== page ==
What do you love about weddings?

Personal touches. Creative ceremonies. The buzz of anticipation before the ceremony. When Uncle Bob goes crazy on the dance floor out of nowhere. Um, and the cake :)

What do you hate about weddings?

The rush after the ceremony. Selfish wedding parties who make things difficult for the couple. Drunk groomsmen who hit on me. My swollen right hand on the drive home. Sore feet and aching back... oh wait - maybe that is because I'm 30 now.

What is the coolest thing you've ever seen at a wedding?

Well, the wedding I just shot with Evan had the coolest cake topper I have seen in a while (it's even the topper company's main website photo). Let's see, after a hurricane, I got awesome shots of the bride and groom in giant football field sized puddles, bridesmaids walking down the aisle straight out of a vintage trolley, groomsmen jumping into a pool at night... but I love it when you can really tell the couple is in love.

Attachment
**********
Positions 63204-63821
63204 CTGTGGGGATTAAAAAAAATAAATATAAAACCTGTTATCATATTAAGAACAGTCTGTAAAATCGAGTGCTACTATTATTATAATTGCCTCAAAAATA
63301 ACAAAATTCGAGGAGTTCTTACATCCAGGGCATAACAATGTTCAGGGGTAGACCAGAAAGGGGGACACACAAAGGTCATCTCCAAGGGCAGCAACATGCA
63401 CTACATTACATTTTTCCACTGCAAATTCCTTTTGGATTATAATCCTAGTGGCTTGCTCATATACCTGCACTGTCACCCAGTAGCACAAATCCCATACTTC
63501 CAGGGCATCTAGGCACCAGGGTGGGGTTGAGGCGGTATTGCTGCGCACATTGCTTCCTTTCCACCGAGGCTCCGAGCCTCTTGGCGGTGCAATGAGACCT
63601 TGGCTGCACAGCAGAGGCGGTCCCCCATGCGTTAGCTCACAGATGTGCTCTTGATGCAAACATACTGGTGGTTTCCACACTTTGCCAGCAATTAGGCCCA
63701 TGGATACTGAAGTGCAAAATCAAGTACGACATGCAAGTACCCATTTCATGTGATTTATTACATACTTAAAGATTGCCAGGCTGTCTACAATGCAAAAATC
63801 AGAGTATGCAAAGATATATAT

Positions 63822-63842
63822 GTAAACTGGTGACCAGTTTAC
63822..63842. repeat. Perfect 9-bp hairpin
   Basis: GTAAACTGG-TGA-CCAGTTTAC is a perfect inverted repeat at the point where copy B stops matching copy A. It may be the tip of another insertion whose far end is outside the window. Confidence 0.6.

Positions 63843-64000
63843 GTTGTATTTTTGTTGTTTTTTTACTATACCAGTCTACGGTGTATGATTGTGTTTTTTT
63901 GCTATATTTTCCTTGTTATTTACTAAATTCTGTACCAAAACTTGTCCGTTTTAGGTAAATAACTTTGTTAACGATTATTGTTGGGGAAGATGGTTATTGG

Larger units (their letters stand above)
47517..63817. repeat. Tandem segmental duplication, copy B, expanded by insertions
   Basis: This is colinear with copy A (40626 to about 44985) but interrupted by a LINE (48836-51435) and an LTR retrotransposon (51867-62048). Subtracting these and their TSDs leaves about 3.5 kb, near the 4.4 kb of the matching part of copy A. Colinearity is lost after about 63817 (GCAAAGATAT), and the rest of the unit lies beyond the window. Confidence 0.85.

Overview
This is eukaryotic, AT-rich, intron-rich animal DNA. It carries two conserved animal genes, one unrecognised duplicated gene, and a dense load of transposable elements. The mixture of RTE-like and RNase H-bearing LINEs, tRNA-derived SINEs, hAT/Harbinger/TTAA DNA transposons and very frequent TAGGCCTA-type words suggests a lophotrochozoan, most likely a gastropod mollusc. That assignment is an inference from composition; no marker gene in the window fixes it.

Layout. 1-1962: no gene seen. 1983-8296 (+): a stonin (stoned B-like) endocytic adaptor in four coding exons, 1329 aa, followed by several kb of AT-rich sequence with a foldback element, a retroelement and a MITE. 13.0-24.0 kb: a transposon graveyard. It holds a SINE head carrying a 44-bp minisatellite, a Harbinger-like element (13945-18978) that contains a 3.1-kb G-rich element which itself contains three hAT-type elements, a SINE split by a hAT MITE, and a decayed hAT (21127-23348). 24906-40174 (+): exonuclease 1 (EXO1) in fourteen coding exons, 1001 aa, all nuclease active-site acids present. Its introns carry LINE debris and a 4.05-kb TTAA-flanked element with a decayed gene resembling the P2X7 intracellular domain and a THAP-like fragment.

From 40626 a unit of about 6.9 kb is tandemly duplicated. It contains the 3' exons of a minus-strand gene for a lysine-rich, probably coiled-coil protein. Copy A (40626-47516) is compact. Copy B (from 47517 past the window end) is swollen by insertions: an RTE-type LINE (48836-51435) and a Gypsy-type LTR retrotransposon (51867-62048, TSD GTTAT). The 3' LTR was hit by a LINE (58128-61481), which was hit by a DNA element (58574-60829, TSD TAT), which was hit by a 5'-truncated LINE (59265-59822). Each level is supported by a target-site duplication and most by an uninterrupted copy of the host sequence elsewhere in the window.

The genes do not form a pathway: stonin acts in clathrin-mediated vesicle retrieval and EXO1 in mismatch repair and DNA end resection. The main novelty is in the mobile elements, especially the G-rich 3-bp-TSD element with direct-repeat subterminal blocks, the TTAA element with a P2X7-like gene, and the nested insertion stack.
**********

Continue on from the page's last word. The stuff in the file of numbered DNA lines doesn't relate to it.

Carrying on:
What's the best piece of advice you can give to couples planning a wedding?

Since you are reading this on a DJ blog... I can definitely tell you that if you don't have a rockin' party, I can't make it look like it was a rockin' party!

Let your vendors guide you on timeline. Get input from all of them and share the input to come up with the most realistic timeline.

Photography-wise, honestly -- SEE EACH OTHER BEFORE THE CEREMONY!  What is it with the notion that you can't see or talk to each other that day?  If you really look into the history of wedding traditions, some have deep meaning and some don't. In our modern times, people are creating such amazing customized weddings that it seems unnatural to be bound by certain traditions. If you are willing to give up the mental picture of him seeing you come down the aisle for the first time, then I can capture some AWESOME shots of him really seeing you for the first time. Alone, intimate, relaxed.